PubAg

Main content area

Identification of an Abundant 56 kDa Protein Implicated in Food Allergy as Granule-Bound Starch Synthase

Author:
Krishnan, Hari B., Chen, Ming-Hsuan
Source:
Journal of agricultural and food chemistry 2013 v.61 no.22 pp. 5404-5409
ISSN:
0021-8561
Subject:
allergens, anaphylaxis, antibodies, antigen-antibody reactions, clinical trials, corn, endosperm, food allergies, glutinous rice, immunoglobulin E, molecular weight, mutants, patients, peanuts, protein sources, rice bran, rice protein, soybeans, starch synthase
Abstract:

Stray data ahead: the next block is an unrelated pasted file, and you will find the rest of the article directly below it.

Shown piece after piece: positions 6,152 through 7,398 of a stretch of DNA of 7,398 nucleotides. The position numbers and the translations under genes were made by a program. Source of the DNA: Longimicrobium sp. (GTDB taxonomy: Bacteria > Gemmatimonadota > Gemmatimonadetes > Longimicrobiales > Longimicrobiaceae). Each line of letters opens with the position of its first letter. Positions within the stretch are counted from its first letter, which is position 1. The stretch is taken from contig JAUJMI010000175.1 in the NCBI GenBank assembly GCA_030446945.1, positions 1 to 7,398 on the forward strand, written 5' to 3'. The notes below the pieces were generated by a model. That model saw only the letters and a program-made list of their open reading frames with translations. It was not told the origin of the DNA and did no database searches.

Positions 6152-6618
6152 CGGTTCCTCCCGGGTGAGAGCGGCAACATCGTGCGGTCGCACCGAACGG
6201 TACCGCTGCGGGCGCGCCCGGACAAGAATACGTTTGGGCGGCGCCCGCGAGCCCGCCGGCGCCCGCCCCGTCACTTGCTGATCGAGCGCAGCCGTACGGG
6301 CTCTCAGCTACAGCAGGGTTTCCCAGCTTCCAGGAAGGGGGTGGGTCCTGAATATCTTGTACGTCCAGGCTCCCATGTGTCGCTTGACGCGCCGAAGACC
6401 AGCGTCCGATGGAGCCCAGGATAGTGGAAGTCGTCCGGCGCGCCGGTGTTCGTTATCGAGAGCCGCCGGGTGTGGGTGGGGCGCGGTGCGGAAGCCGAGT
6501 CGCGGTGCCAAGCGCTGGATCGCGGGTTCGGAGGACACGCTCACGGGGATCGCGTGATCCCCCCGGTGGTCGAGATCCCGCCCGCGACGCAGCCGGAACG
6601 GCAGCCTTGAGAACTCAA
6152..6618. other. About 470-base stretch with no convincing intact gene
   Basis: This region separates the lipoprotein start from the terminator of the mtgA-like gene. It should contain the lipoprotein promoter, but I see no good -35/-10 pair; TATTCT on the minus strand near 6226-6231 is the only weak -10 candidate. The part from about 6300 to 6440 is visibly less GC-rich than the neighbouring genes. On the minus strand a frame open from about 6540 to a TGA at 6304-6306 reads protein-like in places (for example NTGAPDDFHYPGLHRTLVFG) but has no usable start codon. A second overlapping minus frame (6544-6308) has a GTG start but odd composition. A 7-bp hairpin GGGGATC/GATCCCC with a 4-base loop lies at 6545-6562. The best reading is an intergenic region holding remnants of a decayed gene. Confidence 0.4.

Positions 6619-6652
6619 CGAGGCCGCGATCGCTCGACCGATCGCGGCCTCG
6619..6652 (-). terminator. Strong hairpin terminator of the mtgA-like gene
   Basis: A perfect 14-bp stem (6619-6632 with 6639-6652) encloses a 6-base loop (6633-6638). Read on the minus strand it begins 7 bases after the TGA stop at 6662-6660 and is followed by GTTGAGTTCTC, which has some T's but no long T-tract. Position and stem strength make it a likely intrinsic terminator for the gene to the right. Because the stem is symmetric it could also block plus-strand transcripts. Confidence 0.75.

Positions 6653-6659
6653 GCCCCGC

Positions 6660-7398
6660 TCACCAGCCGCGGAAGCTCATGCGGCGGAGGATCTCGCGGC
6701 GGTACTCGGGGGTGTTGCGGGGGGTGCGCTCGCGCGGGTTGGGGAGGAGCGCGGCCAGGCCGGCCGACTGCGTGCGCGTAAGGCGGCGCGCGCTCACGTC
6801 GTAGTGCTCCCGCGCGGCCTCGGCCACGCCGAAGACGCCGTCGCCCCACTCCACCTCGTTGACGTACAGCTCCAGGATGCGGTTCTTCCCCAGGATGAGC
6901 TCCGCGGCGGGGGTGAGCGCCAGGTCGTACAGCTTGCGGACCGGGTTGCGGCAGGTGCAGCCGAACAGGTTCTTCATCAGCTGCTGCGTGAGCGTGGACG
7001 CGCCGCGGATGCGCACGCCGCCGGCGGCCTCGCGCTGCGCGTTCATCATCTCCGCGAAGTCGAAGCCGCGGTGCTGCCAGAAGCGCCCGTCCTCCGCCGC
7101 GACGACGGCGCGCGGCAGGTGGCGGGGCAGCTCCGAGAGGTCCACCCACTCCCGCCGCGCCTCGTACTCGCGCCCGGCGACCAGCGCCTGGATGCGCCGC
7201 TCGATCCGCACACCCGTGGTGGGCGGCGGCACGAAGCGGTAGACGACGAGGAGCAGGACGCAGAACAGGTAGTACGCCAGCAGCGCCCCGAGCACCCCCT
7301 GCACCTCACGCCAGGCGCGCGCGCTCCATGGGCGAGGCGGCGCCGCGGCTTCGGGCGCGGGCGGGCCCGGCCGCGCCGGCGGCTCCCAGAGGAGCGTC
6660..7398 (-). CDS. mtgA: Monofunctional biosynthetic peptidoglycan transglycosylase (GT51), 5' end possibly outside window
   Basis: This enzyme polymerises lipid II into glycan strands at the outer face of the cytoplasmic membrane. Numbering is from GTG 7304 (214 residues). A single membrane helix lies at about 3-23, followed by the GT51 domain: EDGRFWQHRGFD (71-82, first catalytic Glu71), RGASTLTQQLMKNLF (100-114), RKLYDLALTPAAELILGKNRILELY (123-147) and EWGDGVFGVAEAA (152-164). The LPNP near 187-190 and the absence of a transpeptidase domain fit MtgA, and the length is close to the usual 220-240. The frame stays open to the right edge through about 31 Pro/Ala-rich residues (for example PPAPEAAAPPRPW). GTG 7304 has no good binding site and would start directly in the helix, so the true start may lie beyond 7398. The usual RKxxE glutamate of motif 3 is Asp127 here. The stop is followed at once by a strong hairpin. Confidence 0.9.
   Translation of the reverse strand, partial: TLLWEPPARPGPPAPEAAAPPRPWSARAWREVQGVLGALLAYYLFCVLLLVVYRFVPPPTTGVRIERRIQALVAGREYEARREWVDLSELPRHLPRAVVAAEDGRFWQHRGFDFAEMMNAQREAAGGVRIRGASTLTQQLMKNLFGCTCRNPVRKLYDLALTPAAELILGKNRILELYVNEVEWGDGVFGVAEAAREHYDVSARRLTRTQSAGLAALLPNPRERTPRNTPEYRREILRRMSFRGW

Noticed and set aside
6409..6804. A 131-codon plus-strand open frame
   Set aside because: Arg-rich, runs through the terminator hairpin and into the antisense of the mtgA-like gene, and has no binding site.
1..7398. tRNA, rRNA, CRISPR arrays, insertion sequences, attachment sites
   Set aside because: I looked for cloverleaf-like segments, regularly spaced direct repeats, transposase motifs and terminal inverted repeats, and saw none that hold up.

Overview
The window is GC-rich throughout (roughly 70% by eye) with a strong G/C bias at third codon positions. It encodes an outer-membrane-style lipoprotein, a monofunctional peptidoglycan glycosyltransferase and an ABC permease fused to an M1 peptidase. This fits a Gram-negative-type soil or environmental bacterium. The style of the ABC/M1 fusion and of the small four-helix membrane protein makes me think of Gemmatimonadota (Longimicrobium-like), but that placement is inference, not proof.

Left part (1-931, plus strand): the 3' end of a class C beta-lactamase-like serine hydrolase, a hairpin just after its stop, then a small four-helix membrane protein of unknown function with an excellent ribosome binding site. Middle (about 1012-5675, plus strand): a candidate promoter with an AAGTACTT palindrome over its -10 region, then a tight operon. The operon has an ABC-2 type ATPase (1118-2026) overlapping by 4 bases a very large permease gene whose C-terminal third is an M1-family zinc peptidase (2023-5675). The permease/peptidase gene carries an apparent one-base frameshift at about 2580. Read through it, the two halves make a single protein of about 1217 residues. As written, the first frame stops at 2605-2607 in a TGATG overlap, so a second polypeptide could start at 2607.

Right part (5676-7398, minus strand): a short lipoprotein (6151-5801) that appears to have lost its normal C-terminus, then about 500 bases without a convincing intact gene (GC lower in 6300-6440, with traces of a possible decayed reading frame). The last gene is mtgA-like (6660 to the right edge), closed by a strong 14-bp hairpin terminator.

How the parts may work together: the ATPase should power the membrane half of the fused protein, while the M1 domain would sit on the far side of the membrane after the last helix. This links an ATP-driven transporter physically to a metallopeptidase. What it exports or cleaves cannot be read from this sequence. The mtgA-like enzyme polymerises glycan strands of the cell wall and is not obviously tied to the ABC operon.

Rice, the staple food of South and East Asian counties, is considered to be hypoallergenic. However, several clinical studies have documented rice-induced allergy in sensitive patients. Rice proteins with molecular weights of 14-16 kDa, 26 kDa, 33 kDa and 56 kDa have been identified as allergens. Recently, it was documented that the 56 kDa rice allergen was responsible for rice-induced anaphylaxis. The 14-16 kDa allergens have been identified as a-amylase inhibitors, the 26 kDa protein as a-globulin and the 33 kDa protein as glyoxalase I. However, the identity of the 56 kDa rice allergen has not yet been determined. In this study, we demonstrate serum from patients allergic to maize shows IgE-binding to a 56 kDa protein that was present both in maize and rice, but not in the oil seeds soybean and peanut. The 56 kDa IgE-binding protein was abundant in the rice endosperm and occurred at a lower concentration in the rice bran. We have purified this protein from rice endosperm and demonstrated its reactivity to IgE antibodies from serum of maize allergic patients. The purified protein was subjected to MALDI-TOF-MS/MS analysis resulting in identification of this rice allergen as granule-bound starch synthase, a product of the waxy gene. Immunoblot analysis using protein extracts from a waxy mutant of rice revealed the absence of the 56 kDa IgE-binding protein. Our results demonstrate that the 56 kDa rice allergen is granule-bound starch synthase and raise the possibility of using waxy mutants of rice as a potential source of hypoallergenic diet for patients sensitized to the 56 kDa rice allergen.